With its support for a wide range of apps, along with its new role as a HomeKit hub, the fourth-generation Apple TV has become a more central device for many users than ever before. Since the device supports both wired (Ethernet) and Wi-Fi networking options, you may be led to believe that you’ll get the best network performance from your Apple TV by going with the wired option — after all, wired connections have traditionally always been faster and more reliable than wireless connections. Oddly, however, this isn’t necessarily the case with the fourth-generation Apple TV.

Selecting the best network connection for your Apple TV

Apple included 802.11ac Wi-Fi with MIMO in the fourth-generation Apple TV — a networking protocol that is capable of performing at speeds of up to around 400-500 mbps in practical applications. Somewhat ironically, however, the wired networking port on the fourth-generation Apple TV is only 10/100BASE-T Ethernet, limited to maximum throughput of 100 mbps. This makes the Apple TV one of the relatively rare devices that can actually – in theory at least — perform better over a Wi-Fi connection than a wired Ethernet connection.

Of course, while this means that you shouldn’t automatically assume a wired connection is better, as with all things in wireless networking, your actual mileage may vary. Firstly, to gain the maximum wireless performance from your Apple TV, you’ll need to have a relatively modern access point capable of supporting 802.11ac, otherwise you’re limited to considerably slower 802.11n wireless speeds that will likely be more or less on par with the wired connection. Further, since Wi-Fi performance is affected by factors such as range from the access point and interference from other devices, if your access point is on the other end of your house from your Apple TV, you might find that running a wired connection may provide better performance. Then of course there’s the obvious question of whether you’re looking for maximum speed for its own sake or whether you have a reason for needing it — if you’re only streaming video over the Internet and operating with a typical sub-100 mbps Internet connection, the additional speeds offered by 802.11ac aren’t going to matter much at all, but on the other hand if you’re streaming uncompressed high-definition videos from a local Plex server, you’re going to want the fastest connection you can possibly get.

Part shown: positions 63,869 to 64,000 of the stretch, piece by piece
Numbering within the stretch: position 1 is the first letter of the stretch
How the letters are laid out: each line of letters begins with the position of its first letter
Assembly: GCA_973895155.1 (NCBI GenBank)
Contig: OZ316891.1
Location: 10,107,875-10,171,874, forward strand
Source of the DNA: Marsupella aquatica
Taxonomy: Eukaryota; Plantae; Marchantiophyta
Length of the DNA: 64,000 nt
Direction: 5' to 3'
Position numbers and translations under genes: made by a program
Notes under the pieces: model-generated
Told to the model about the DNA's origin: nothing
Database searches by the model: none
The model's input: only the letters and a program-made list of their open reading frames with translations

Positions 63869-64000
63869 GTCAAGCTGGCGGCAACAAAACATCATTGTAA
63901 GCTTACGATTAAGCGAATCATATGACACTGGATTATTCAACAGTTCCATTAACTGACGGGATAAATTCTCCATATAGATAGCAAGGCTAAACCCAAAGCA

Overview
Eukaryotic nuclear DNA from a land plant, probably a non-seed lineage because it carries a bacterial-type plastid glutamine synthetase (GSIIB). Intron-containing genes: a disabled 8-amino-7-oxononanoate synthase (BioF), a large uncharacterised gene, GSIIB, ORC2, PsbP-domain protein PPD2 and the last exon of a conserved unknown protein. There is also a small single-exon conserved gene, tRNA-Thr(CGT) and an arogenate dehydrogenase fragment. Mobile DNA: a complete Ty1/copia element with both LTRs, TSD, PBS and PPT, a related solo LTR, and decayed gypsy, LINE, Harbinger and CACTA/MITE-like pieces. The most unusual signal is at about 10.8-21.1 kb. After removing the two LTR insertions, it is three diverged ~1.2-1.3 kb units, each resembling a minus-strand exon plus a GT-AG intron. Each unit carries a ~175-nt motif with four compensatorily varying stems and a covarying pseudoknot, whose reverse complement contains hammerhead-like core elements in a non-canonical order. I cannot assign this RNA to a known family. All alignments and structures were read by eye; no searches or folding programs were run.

The good news is that with the Apple TV App Store, apps like Ookla’s Speedtest can now be run directly on the Apple TV, taking much of the guesswork out of figuring out which way is the best way to go. If you’re concerned about getting maximum networking performance from your Apple TV, you can easily load up this app and do some performance tests under different conditions to figure out which way is the optimal way to go — if you find that your wireless performance is below 100 mbps, then it may be worth switching to a wired Ethernet connection, or at least tweaking your Wi-Fi settings to see if you can improve performance.


Jesse Hollington was a Senior Editor at iLounge. He's written about Apple technology for nearly a decade and had been covering the industry since the early days of iLounge. In his role at iLounge, he provided daily news coverage, wrote and edited features and reviews, and was responsible for the overall quality of the site's content.